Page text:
I’ve always loved taking pictures. As a kid, I stumbled upon a huge bag of undeveloped film in my parents’ closet. I begged them to develop two rolls a week until all of the film was developed. Then my mom and I sat together pouring over thousands of pictures and arranging them into albums by year. I loved hearing the stories that went along with the pictures, and I still love taking some quiet time to look through those albums now and then when I visit my parents.
I went into hyper-drive when I had my own kids. I loved capturing every little moment, looking back at pictures to see how much my babies had changed in such a short time period, and elevating the mundane moments of our life by sharing a perfectly timed snapshot.
At some point, though, my picture taking crossed over from capturing the moment to trying to create a moment. I’d stop my kids from running off to the big swings to first snap a picture of them smiling at the playground entrance. I’d ask them to stop swinging from the tree long enough for me to catch their blur-free smiles. I’d tell them to stand closer to “pretend you love each other” instead of snapping that moment where a big brother thinks his little sister has cooties. I realized my desire to capture the moment was actually making us all miss out on the real moments.
So, I decided to go picture-free on our first camping trip of the season. I left my SLR at home. I snapped one picture (well, really a quick series of about 30 pictures in rapid fire succession) as we arrived at our cabin. And then I put my smart phone in a zippered bag. I didn’t ask my kids to stand close or sit still or smile like they were having fun. I actually let them have fun. And instead of standing on the sidelines to capture the moment, I joined in on the act.
I didn’t take a picture of them scrambling on the rocks behind our campsite, reaching out a hand to help their little sister keep up.
I didn’t take a picture of them trudging through the woods searching for the perfect s’more roasting stick.
I took no pictures during the hours they spent jumping on the campground bouncing pillow, my tiny 3-year-old laughing hysterically as she was launched high into the air.
I didn’t take pictures of the toads we spotted in the koi pond.
Or of our first family gaga ball game that drew a group of 20 kids to participate.
I didn’t capture a picture of my husband starting our first campfire with three little assistants proudly adding the kindling they’d gathered.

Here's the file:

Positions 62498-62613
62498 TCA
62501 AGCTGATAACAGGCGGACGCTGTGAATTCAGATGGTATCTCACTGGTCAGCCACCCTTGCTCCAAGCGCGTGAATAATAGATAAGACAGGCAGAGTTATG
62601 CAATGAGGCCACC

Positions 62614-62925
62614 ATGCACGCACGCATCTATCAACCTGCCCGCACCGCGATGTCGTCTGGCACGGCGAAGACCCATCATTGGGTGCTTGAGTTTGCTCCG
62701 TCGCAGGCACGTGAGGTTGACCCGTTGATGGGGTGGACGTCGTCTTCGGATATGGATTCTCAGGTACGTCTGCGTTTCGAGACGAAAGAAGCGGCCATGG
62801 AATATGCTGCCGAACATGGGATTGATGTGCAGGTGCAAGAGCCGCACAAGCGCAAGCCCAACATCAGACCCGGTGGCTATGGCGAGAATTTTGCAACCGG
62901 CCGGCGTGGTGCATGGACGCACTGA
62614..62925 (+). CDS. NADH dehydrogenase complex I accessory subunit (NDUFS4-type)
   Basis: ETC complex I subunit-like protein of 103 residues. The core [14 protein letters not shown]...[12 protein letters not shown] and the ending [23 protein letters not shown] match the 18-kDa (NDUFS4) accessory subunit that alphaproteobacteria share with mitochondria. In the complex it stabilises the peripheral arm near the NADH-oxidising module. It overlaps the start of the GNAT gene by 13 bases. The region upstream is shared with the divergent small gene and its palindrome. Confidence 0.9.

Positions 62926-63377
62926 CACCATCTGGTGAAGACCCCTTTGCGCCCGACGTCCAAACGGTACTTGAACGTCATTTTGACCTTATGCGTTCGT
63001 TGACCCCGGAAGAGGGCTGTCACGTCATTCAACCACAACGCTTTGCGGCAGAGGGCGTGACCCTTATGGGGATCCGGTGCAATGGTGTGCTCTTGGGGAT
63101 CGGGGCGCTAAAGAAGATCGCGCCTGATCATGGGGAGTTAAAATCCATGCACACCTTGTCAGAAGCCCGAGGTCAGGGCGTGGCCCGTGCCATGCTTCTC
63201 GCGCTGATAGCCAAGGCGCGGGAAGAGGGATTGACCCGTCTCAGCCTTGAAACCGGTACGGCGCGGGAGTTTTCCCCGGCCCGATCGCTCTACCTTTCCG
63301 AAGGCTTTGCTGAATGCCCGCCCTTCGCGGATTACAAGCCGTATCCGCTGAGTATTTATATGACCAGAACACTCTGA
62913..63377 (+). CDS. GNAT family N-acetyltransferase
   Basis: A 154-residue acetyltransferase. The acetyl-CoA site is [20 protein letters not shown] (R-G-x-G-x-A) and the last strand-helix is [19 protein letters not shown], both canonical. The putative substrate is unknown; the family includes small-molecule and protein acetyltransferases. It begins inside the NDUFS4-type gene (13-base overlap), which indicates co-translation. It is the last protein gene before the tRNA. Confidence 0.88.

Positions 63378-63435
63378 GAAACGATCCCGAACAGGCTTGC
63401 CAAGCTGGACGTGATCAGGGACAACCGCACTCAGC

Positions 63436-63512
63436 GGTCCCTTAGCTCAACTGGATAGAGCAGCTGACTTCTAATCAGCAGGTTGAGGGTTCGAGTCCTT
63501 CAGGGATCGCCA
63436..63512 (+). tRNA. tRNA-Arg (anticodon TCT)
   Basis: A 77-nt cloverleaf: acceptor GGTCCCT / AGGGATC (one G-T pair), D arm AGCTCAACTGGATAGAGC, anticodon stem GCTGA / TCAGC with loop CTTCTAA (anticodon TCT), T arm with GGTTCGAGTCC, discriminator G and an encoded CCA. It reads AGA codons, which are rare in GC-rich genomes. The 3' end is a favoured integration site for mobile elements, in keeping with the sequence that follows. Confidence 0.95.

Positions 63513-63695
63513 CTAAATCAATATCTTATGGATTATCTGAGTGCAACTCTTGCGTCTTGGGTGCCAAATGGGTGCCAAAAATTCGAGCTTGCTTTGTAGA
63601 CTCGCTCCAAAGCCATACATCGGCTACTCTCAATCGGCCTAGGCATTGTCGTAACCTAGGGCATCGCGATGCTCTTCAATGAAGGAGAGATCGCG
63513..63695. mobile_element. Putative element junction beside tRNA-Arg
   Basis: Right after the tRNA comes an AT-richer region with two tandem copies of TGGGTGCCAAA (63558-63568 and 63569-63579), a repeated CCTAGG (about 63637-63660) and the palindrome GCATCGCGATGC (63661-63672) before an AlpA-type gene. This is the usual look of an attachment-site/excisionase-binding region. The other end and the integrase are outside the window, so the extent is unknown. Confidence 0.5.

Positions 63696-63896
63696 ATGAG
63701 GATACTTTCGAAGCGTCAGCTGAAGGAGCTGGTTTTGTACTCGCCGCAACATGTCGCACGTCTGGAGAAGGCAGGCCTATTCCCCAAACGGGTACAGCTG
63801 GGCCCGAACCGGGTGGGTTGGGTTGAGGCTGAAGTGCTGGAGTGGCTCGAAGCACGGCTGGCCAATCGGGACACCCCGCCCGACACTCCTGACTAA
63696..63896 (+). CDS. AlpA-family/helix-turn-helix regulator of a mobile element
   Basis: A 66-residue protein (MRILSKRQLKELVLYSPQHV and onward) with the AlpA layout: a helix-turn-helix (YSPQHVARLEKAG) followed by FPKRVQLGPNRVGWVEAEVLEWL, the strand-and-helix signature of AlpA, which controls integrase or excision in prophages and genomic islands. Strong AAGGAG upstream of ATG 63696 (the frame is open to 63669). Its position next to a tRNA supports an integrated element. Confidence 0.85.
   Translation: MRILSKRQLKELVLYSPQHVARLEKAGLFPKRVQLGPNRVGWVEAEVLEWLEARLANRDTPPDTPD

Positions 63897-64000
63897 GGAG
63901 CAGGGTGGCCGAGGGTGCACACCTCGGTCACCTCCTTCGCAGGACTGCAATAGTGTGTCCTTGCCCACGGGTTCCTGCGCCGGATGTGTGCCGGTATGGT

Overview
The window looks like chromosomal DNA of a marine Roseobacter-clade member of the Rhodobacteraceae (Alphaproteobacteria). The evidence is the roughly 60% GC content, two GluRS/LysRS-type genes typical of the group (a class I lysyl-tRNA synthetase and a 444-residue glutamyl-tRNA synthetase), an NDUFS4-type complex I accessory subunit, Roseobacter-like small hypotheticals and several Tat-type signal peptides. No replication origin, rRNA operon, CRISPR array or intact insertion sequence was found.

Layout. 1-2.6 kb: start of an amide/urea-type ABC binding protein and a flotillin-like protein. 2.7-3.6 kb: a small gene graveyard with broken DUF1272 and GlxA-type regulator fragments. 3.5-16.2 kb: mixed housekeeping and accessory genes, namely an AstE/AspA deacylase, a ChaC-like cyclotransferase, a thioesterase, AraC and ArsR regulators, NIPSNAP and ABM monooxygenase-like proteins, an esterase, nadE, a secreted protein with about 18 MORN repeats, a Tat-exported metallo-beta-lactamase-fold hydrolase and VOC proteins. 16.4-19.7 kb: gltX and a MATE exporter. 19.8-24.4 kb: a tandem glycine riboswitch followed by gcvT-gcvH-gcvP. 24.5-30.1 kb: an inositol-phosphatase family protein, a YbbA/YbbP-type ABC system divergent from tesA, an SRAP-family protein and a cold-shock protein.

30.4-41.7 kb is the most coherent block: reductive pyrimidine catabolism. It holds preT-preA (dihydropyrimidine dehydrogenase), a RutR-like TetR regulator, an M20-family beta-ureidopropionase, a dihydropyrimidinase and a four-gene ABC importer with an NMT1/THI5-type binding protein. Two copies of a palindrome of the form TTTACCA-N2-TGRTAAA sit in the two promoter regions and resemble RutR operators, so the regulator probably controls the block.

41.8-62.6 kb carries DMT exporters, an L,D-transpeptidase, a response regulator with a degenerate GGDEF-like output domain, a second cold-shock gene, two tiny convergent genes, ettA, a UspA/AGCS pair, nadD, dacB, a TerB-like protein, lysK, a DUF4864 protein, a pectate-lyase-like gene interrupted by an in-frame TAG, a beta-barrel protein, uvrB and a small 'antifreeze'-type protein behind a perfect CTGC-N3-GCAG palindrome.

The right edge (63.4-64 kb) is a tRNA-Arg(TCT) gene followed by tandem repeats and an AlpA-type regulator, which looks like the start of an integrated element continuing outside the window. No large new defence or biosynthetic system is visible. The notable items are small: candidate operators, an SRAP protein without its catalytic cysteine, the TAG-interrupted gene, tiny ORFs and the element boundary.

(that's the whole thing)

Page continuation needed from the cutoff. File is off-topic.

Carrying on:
I didn’t take pictures of my three little people, covered in dirt from a day of play, roasting s’mores, blowing out a flaming marshmallow, or covered from cheek to cheek with smears of melted chocolate and bits of graham cracker.
No picture of my oldest son triumphant as king of the mountain on top of the highest boulder.
Or of my daughter, in her superman dress, sitting in a field of dandelions, or wearing her crown of daisy chained dandelions that showed she’s the perfect combination of super hero and princess.
I didn’t take a picture of my two boys holding hands as they walked off on their first adventure, alone but together. Or of the tear in my husband’s eyes as he watched his two little guys head off to explore.
I didn’t pass the camera off to a stranger to catch a picture of my middle son sitting on my lap as we raced pedal cars around a track. Or to catch me jumping like a fool on the jumping pillow while my kids laughed so hard they couldn’t stand up.
I soaked in every moment as I slow danced to “Piano Man” with my baby girl, and choked back tears when my curmudgeonly son put his little Spiderman shoes on top of my shoes to be my dance partner. But I didn’t pause for the flash to memorialize the dances.
I didn’t take any of those pictures. Instead of capturing the moment, I lived in the moment. I wasn’t on the sidelines snapping pictures to capture memories. Instead, I was right there, being a part of the experience. And I’ll always remember these moments. At least…I hope so.